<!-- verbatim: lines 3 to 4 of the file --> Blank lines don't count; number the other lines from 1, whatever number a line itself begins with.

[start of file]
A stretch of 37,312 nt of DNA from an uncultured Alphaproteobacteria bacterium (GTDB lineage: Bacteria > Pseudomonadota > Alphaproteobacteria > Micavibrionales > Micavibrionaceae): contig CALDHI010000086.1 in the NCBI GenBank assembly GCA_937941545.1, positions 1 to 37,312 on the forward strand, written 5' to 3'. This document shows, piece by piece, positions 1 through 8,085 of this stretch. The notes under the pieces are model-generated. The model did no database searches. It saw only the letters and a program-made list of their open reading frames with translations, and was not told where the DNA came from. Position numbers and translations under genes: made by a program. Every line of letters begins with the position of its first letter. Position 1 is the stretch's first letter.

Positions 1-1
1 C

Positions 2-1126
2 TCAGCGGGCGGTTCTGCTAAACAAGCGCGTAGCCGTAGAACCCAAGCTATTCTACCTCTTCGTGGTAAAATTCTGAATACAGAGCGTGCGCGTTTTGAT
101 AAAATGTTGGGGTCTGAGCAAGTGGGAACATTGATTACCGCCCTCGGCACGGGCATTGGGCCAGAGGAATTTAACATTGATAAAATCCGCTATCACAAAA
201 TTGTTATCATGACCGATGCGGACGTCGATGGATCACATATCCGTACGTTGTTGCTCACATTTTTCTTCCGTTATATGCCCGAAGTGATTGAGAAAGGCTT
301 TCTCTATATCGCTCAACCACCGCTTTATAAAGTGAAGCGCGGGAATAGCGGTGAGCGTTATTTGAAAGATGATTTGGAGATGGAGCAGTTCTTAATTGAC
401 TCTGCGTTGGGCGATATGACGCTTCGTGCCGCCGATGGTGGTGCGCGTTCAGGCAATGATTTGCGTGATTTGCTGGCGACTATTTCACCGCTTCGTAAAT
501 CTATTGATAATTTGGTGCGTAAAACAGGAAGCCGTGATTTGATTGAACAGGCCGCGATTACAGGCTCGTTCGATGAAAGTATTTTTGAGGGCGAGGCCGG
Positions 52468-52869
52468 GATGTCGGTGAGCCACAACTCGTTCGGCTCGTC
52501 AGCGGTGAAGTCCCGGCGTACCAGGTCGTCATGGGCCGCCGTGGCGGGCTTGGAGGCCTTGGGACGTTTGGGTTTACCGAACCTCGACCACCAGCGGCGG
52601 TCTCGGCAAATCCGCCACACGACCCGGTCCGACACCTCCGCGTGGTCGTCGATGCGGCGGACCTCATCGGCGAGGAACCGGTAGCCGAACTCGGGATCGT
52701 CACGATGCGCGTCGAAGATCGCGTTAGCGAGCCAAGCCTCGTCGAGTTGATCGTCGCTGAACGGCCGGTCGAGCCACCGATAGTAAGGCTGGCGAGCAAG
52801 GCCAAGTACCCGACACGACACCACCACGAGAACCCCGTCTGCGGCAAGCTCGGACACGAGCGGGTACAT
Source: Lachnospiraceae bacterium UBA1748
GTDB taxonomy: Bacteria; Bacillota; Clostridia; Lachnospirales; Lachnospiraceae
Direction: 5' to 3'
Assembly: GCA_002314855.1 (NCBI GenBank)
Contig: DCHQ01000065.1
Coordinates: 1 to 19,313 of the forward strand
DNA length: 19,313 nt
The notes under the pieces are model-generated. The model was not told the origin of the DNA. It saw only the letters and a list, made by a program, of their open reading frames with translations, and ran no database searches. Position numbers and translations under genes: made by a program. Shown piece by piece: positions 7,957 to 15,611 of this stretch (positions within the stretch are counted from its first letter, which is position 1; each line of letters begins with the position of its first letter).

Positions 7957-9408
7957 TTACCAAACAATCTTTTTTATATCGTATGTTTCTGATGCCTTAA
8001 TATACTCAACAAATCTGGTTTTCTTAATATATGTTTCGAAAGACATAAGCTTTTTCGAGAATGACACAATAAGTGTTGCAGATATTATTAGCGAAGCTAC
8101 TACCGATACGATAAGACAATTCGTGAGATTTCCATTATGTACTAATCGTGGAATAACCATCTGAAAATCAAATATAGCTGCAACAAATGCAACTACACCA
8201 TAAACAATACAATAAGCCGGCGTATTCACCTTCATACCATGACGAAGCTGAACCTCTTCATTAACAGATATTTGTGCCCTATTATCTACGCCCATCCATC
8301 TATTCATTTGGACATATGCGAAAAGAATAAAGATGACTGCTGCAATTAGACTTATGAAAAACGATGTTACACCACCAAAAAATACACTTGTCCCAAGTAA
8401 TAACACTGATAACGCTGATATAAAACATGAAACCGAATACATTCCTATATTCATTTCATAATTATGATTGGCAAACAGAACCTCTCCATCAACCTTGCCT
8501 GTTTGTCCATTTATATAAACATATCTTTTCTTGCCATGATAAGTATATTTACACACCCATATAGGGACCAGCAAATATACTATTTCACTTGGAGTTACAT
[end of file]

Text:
1 C

Positions 2-1126